The Department of Comparative Literature at the University at Buffalo is a relatively small, yet independent program. It combines a tradition of scholarly rigor with openness to fresh currents in literary studies. Students may pursue either a Master’s Degree in Comparative Literature or a PhD in Comparative Literature at the University at Buffalo. In the past, students have drawn upon a wide variety of comparative knowledges and methodologies including philosophy, psychoanalysis, legal studies, political theory, and anthropology to successfully fulfill program requirements.
Faculty members in the Department of Comparative Literature, similarly, draw upon a range of research interests including nationalism and colonialism, cultural studies, the visual arts (film theory, art history, and architecture) as well as gender studies. Moreover, the department is supplemented not only by affiliated faculty members, but also by a full program of distinguished visiting lecturers as part of the Just Theory Lecture Series.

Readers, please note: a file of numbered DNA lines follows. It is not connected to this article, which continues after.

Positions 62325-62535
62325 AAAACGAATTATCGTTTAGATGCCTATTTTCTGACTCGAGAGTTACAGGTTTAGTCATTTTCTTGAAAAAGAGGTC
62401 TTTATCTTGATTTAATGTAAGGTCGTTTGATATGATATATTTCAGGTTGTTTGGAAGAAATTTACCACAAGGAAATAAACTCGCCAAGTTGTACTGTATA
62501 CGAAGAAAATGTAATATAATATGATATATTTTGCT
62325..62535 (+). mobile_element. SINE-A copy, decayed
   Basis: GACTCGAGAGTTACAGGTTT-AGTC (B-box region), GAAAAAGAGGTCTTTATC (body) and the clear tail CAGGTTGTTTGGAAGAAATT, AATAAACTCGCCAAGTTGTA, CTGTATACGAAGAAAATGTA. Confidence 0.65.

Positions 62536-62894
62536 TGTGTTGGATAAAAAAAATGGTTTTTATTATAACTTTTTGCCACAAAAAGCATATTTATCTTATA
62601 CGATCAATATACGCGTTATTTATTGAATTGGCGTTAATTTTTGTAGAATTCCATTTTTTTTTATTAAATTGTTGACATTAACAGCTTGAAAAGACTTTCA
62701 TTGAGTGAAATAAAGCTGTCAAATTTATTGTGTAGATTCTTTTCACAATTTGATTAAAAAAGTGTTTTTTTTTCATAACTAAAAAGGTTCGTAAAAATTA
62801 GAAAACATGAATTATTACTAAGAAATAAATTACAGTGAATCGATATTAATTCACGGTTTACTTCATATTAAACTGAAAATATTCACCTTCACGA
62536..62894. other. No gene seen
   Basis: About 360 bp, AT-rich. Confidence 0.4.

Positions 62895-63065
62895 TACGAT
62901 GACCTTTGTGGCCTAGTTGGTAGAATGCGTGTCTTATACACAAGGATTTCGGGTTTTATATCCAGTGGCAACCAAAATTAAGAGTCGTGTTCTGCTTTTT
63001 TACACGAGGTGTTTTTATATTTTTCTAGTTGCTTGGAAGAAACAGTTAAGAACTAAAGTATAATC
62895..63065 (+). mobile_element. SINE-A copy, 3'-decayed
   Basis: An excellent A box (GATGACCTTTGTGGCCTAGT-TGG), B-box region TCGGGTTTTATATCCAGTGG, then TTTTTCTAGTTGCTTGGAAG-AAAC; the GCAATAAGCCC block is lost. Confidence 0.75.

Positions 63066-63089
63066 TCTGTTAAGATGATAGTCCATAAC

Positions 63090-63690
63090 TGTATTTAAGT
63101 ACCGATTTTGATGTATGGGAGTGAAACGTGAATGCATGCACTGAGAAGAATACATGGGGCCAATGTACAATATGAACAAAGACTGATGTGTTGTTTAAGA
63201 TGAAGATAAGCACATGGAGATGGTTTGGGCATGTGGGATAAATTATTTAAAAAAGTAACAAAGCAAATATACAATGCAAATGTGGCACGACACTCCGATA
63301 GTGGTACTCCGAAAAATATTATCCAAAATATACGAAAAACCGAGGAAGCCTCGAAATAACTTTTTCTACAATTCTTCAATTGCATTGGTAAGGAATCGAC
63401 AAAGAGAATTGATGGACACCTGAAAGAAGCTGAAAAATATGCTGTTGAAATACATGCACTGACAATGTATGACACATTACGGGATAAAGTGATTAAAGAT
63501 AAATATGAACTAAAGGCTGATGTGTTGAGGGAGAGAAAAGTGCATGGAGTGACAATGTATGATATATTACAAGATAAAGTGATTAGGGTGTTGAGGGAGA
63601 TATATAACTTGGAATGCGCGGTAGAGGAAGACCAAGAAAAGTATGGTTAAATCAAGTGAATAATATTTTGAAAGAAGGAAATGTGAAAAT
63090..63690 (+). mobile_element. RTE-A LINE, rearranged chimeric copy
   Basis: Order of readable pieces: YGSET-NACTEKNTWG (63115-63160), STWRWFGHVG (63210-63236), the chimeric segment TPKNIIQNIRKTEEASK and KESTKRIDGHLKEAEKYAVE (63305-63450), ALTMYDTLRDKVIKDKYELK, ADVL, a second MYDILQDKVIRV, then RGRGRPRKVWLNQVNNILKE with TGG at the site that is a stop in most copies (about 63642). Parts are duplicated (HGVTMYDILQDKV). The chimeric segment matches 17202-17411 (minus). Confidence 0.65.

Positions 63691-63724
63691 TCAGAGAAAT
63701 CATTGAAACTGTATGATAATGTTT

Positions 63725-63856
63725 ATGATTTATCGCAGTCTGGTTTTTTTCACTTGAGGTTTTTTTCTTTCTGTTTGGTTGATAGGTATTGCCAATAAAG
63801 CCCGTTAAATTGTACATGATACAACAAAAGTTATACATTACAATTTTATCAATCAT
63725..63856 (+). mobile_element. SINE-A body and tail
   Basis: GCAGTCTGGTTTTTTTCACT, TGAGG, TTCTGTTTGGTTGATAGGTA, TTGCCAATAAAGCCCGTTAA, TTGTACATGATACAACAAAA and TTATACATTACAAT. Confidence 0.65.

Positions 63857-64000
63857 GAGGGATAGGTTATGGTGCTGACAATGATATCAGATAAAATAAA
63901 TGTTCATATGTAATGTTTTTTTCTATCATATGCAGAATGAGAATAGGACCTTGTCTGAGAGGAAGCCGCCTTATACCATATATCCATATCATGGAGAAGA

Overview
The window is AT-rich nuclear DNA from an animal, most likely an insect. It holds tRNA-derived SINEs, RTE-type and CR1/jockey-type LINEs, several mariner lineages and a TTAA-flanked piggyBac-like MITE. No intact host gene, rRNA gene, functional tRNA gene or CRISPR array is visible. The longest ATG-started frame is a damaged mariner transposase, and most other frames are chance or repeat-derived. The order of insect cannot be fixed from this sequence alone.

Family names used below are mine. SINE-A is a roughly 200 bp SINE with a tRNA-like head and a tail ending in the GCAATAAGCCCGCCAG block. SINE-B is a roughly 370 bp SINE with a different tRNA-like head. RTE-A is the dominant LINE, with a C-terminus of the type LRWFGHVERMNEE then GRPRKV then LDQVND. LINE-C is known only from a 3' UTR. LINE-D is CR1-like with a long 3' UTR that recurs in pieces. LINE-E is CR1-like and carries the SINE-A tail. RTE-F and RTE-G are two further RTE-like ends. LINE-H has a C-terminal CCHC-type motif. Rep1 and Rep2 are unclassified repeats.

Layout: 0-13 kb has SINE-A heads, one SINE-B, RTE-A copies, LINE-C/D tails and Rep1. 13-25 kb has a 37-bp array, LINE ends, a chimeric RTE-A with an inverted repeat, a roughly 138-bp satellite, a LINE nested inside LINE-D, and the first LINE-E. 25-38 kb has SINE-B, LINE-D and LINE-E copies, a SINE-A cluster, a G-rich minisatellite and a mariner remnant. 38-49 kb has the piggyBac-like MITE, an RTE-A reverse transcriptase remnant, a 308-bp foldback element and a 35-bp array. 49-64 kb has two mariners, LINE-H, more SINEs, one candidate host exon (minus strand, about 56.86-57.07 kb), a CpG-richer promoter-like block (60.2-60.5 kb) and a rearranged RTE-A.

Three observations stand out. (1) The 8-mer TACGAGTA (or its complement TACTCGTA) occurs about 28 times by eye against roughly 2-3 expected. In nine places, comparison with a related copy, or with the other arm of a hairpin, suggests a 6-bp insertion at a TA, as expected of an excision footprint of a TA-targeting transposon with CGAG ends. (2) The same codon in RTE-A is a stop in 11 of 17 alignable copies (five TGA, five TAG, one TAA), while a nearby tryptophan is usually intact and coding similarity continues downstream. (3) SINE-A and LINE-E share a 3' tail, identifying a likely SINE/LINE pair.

Because of its small size, the department offers students a very close working relationship with faculty. There are approximately as many faculty members as degree-seeking students. In all cases, students take considerable personal initiative in shaping their program of study. Students will also have the opportunity to partake in the rich student culture in the department including working on Theory@Buffalo and/or organizing the annual graduate student conference.
"For me comparative literature is simply an education in critical consciousness."
- Heidi Bohn, Program Alumna (PhD, 2010)
"As a discipline, I believe Comparative Literature sets itself apart in methodology and praxis. Unlike other Humanities departments, Comparative Literature lends itself to a more experimental, cross cultural, and critical approach to knowledge and its production."
-Hunter Capps, PhD Student
"To me Comparative Literature is a chance pursue interdisciplinary work and a way to challenge canonized approaches to theory and literature. It calls for constant dialogue between languages and fields both within and outside of academia."
-Mairéad Farinacci, MA Student